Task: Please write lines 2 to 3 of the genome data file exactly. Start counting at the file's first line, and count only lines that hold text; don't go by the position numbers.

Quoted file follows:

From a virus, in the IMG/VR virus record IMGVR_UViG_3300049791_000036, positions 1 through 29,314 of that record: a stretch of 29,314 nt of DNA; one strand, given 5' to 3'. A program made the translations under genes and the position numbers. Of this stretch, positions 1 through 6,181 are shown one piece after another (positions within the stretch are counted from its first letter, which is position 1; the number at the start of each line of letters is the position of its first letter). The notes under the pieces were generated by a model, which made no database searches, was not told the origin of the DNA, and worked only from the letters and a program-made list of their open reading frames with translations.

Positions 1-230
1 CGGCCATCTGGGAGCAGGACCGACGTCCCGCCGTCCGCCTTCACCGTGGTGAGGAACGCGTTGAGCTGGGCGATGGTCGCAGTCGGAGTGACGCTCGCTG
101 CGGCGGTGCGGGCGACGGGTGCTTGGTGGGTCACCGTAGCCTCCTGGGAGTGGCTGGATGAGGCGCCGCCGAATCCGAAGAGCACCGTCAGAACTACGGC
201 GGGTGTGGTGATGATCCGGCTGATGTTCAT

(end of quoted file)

Positions 1-230
1 CGGCCATCTGGGAGCAGGACCGACGTCCCGCCGTCCGCCTTCACCGTGGTGAGGAACGCGTTGAGCTGGGCGATGGTCGCAGTCGGAGTGACGCTCGCTG